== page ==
(News ≈ Packet Storm)

Microsoft Details How Sophisticated Attacks Can Move Quickly

(News ≈ Packet Storm)

Is Spyware Technology Helping Governments Hack Phones?

(News ≈ Packet Storm)

Cross Site Scripting in YITH WooCommerce Ajax Product Filter

During a routine research audit for our Sucuri Web Application Firewall, we discovered a cross-site scripting (XSS) vulnerability affecting 100,000+ users of the YITH WooCommerce Ajax Product Filter  plugin. Current State of the Vulnerability This security bug was fixed in the 3.11.1 release. We are not aware of any exploit attempts currently using this vulnerability. Disclosure / Response Timeline

Jun 4, 2020: Initial contact. Jun 22, 2020: Patch is live.

Continue reading Cross Site Scripting in YITH WooCommerce Ajax Product Filter at Sucuri Blog. (Sucuri Blog)

Hackers Leaked 269 GB of U.S. Police and Fusion Centers Data Online

A group of hacktivists and transparency advocates has published a massive 269 GB of data allegedly stolen from more than 200 police departments, fusion centers, and other law enforcement agencies across the United States.

Dubbed BlueLeaks, the exposed data leaked by the DDoSecrets group contains hundreds of thousands of sensitive documents from the past ten years with official and personal (The Hacker News)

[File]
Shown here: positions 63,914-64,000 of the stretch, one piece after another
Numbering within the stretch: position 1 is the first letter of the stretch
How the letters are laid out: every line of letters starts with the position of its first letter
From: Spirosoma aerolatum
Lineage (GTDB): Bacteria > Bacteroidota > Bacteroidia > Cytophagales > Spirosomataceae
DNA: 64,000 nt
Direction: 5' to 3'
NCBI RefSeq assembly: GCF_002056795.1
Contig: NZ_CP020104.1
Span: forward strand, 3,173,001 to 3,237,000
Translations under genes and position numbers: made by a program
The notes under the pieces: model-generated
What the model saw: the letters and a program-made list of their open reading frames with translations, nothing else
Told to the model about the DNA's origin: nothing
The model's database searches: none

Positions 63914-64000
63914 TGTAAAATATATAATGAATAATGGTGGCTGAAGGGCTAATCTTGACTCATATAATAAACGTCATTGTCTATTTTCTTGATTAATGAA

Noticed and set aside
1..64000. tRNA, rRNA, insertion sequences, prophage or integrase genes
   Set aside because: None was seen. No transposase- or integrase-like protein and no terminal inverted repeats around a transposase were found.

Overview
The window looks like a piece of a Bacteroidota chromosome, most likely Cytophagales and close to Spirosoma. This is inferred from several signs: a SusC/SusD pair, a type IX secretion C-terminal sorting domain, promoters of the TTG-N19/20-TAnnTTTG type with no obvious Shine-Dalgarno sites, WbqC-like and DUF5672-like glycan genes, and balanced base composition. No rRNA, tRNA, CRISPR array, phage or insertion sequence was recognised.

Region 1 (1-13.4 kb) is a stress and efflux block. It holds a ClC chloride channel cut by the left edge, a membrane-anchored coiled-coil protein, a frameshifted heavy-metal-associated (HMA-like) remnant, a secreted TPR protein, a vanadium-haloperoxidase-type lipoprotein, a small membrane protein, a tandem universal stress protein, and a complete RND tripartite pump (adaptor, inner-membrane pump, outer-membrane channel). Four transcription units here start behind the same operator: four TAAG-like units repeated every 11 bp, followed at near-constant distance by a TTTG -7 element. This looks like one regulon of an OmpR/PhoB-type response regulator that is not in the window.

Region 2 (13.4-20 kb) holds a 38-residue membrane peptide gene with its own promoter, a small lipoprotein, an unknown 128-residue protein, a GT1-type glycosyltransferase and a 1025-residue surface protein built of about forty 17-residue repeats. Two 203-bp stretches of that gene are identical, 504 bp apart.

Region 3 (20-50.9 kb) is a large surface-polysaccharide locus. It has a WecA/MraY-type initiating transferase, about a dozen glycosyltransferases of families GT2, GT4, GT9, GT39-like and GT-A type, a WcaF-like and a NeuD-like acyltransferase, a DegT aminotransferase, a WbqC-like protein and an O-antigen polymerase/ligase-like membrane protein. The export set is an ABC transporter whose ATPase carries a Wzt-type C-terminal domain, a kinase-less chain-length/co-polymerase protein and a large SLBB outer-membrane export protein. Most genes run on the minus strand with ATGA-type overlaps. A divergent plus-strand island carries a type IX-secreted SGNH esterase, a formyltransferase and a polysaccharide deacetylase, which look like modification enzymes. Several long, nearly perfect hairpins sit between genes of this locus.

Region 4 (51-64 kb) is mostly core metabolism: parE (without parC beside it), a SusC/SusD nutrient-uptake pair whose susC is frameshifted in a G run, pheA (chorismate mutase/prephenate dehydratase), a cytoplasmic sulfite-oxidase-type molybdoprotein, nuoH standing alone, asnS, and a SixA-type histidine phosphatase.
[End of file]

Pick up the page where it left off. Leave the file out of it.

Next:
Over 100 New Chrome Browser Extensions Caught Spying On Users

Google recently removed 106 more extensions from its Chrome Web Store after they were found illegally collecting sensitive user data as part of a "massive global surveillance campaign" targeting oil and gas, finance, and healthcare sectors.

Awake Security, which disclosed the findings late last week, said the malicious browser add-ons were tied back to a single internet domain registrar, (The Hacker News)

Report: ‘BlueLeaks’ Exposes Sensitive Data From Police Departments

DDoSecrets has published data from over 200 police departments, law enforcement training and support resources and fusion centers. (Threatpost)

Adobe Prompts Users to Uninstall Flash Player As EOL Date Looms

Adobe will prompt Flash Player users to uninstall the application before the Dec. 31, 2020 end of life date hits. (Threatpost)

AMD: Fixes For High-Severity SMM Callout Flaws Upcoming

AMD has fixed one high-severity vulnerability affecting its client and embedded processors; fixes for the other two will come out later in June. (Threatpost)